2013 Copyright Ruzsicska
HORSINGTON, John Waygood 1868-1965
Source unknown, c. 1962 "Week's Personality"
The first sheep came to Kyabra from N.S. Wales in 1886. Just a
year before that a young man in his late teens had arrived in the
South-west from Victoria.
His name was John Waygood Horsington, and today, at the young
old age of 94, Mr. Horsington recalls the arrival of these first
sheep to Kyabra and all the other history-steeped events of those
early days. He remembers gleefully that the first shepherds were
aboriginal women. It was their first sight of the animal they called
"a monkey," and great was the confusion resulting from the
unskilled and often fearful, attentions of these shepherds.
Kyabra, until 1886, was solely a cattle property. It now forms one
of the four Thylungra group of properties owned by Australian
Estates, and this group forms the largest sheep station in the
Mr Horsington has the history and stories of this area at his
nimble fingertips. He has been a tank sinker, dam builder, fencer,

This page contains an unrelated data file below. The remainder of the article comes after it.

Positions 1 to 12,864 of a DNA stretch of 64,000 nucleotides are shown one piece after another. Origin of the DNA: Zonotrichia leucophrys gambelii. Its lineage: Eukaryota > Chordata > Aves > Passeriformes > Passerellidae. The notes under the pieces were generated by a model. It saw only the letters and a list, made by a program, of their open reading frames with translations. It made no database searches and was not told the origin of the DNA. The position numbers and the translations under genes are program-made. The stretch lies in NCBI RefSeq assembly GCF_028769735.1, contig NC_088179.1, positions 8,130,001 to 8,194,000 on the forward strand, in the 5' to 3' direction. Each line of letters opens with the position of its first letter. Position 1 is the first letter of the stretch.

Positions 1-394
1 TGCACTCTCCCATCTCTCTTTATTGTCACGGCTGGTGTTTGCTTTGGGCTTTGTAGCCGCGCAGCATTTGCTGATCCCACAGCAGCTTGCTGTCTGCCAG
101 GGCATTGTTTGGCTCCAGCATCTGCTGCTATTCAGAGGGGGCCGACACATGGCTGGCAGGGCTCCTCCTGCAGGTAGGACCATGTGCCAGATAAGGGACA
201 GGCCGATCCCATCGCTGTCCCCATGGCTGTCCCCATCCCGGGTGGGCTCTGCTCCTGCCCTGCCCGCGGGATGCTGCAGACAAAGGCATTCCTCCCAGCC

opal miner and cattle property manager. During the early opal
days when towns sprang up around the filds he and a partner dug
rich pay loads of opals.
He recalls wryly that during his time as a manager of a cattle
property it rained 19 inches in eight years, so it was a case of
back to the opals, and of all his activities, he liked opal mining the
John W Horsington on his 90th
birthday, 24 April 1958
Mr Horsington admits to feeling pretty fit "though not as young" as
he used to be. He now lives on grandson's property, Regleigh,
about 30 miles from Thylungra. His only complaint was that "the
eyes were not so good".
But he then showed the wonderfully carved cane he carved. It was
rich with scroll and delicate pattern. He carves for a hobby, so it
is strongly suspected that "the eyes" are really very good.
His opinion of the Thylungra sale? "The offering was a pretty good
lot of monkeys."
Also see Obituaries H , and daughter Maude McGeorge's book,
"The Wellsinker's Daughter".